Top Kazakh Muslim cleric raps tough religion law

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Kazakhstan’s top Muslim cleric hit out on Friday at a tough new law on religious activity and warned that the restrictions it imposed on pious Muslims could spur extremism.

Article 7 of the bill, which was passed by the Senate on Thursday and has already been approved by the lower house, bans prayer rooms in all state institutions.

Both the U.S.-based human rights body Freedom House and the 56-member Organization for Security and Cooperation in Europe have criticized the legislation, which has yet to be signed into law by President Nursultan Nazarbayev.

“To pray to Allah five times a day is a sacred duty of each Muslim. And it is quite possible that if reading prayers is banned at state institutions, certain groups will appear to voice their discontent with the state,” the Supreme Mufti of Kazakhstan, Absattar Derbisali, said in a statement.

“Who can guarantee that, choosing between work for the state and worshipping Allah, such people will not join various political forces or extremist groups? Aren’t we creating a threat to national security and the calm of the nation with our own hands? This is not the way to fight extremism and terror.”

Oil-rich Kazakhstan, a majority of whose 16.5 million people are Muslims, has Central Asia’s largest economy and is the world’s biggest uranium producer, a major grain exporter and the ninth largest country by area.

It has recently begun to suffer the kind of outbursts of militant Islam experienced by other former Soviet states in the region.

The detention last month of a group of religious extremists planning "acts of terror" unsettled many in Kazakhstan, which Nazarbayev has ruled with a firm hand for more than 20 years.

Kazakhstan also temporarily blocked access to a number of foreign Internet sites last month after a court ruled they were propagating terrorism and inciting religious hatred. A suicide bomber blew himself up in the city of Aktobe in May.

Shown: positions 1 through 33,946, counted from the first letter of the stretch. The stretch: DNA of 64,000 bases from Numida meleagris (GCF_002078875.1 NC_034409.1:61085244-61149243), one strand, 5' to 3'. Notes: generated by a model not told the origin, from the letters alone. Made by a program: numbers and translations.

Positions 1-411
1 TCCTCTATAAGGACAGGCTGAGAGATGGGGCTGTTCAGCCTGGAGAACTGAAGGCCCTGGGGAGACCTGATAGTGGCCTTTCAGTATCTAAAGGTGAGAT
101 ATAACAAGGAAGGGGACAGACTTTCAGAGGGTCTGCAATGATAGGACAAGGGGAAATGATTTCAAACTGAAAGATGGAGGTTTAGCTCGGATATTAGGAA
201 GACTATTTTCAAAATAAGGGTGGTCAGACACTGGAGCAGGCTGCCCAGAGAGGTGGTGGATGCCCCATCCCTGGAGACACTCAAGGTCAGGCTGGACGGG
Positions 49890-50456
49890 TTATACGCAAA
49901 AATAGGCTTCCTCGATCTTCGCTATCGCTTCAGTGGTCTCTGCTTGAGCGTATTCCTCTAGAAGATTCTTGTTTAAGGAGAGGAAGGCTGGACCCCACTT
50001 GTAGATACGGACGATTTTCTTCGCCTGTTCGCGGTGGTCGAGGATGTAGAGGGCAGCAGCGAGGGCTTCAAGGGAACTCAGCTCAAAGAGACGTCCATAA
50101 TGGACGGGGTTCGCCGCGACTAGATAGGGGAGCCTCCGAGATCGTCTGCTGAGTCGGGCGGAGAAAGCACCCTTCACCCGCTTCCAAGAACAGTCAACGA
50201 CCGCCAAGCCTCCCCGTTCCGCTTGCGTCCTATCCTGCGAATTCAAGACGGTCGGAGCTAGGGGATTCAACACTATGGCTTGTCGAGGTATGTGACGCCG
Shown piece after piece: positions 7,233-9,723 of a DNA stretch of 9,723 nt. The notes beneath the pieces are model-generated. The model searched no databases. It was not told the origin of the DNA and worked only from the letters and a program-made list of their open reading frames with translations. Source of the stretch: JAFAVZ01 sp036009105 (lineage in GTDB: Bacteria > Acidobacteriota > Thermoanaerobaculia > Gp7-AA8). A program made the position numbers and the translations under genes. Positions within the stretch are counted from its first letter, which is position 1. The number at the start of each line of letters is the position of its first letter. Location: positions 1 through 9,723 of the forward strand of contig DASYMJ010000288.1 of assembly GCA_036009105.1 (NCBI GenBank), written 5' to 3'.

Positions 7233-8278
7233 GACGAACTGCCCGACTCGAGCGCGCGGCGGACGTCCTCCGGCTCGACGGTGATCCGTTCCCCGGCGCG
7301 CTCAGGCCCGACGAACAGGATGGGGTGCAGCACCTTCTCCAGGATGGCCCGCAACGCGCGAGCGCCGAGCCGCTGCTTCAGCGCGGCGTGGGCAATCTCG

Nazarbayev, a 71-year-old former steelworker who has put in place rapid market reforms but has little tolerance of dissent, demanded a month ago that the docile parliament should adopt a tougher law on religious activity to nip extremism in the bud.

But the new law has provoked heated debate in officially secular Kazakhstan, where Islam of the liberal Hanafi school is viewed by most local Muslims as part of their cultural and historical heritage rather than a cult.

Derbisali said he believed that banishing prayer rooms from state institutions, secondary schools and universities would only cause unnecessary tension in Kazakh society.

“Taking into account the fact that 72 percent of the population is followers of Islam, it is necessary to allow them to keep prayer rooms without interfering with work or studies,” Derbisali said.

To pray to Allah five times a day is a sacred duty of each Muslim. And it is quite possible that if reading prayers is banned at state institutions, certain groups will appear to voice their discontent with the state

Absattar Derbisali, the Supreme Mufti of Kazakhstan